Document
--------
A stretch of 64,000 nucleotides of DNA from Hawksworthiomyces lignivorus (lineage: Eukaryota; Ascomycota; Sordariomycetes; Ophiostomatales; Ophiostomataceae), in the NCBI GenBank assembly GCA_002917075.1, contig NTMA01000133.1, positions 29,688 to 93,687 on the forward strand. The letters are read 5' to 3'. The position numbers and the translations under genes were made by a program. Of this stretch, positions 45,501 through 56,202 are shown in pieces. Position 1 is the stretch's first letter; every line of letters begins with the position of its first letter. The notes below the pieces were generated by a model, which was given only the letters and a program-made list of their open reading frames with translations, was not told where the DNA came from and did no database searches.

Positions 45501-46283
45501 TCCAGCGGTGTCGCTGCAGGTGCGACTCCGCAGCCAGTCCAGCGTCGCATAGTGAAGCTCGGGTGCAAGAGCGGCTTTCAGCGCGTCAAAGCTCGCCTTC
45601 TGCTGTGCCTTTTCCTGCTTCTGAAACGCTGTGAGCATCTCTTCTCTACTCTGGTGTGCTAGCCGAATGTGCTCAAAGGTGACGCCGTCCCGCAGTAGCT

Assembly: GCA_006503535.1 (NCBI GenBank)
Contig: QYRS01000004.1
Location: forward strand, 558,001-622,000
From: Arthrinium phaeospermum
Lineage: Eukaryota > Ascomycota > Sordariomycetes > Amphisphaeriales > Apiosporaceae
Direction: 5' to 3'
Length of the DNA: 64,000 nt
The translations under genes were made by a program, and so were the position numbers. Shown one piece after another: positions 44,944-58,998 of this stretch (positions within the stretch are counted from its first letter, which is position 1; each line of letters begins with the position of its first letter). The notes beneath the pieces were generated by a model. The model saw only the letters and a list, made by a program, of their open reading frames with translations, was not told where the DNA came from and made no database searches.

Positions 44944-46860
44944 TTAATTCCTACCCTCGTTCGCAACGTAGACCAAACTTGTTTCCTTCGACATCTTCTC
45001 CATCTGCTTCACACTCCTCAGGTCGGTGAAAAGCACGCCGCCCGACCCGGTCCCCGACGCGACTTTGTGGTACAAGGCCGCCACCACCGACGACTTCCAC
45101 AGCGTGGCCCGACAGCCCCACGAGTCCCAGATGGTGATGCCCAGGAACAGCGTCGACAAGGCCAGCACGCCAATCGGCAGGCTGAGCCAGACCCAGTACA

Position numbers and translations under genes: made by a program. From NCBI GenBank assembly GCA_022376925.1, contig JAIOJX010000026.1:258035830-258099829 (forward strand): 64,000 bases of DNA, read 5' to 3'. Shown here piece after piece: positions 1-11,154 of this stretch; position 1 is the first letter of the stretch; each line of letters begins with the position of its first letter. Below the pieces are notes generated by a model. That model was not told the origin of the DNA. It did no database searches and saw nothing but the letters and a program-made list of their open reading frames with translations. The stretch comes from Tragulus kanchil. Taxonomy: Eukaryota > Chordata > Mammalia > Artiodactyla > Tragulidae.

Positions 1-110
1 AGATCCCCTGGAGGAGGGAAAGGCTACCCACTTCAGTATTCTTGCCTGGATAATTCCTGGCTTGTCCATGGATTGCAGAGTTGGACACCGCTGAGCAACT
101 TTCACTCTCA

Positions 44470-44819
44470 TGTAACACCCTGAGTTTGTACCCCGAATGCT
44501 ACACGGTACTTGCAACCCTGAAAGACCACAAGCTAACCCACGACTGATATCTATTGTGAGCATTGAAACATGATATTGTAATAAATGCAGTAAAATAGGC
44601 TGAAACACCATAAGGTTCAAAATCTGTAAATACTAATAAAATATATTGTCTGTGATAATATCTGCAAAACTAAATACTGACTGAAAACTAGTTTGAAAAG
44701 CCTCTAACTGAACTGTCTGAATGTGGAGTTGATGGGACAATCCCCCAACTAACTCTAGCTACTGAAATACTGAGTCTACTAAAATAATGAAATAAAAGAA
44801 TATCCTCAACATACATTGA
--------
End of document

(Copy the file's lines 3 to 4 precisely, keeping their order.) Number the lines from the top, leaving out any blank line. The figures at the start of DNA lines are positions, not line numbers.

45501 TCCAGCGGTGTCGCTGCAGGTGCGACTCCGCAGCCAGTCCAGCGTCGCATAGTGAAGCTCGGGTGCAAGAGCGGCTTTCAGCGCGTCAAAGCTCGCCTTC
45601 TGCTGTGCCTTTTCCTGCTTCTGAAACGCTGTGAGCATCTCTTCTCTACTCTGGTGTGCTAGCCGAATGTGCTCAAAGGTGACGCCGTCCCGCAGTAGCT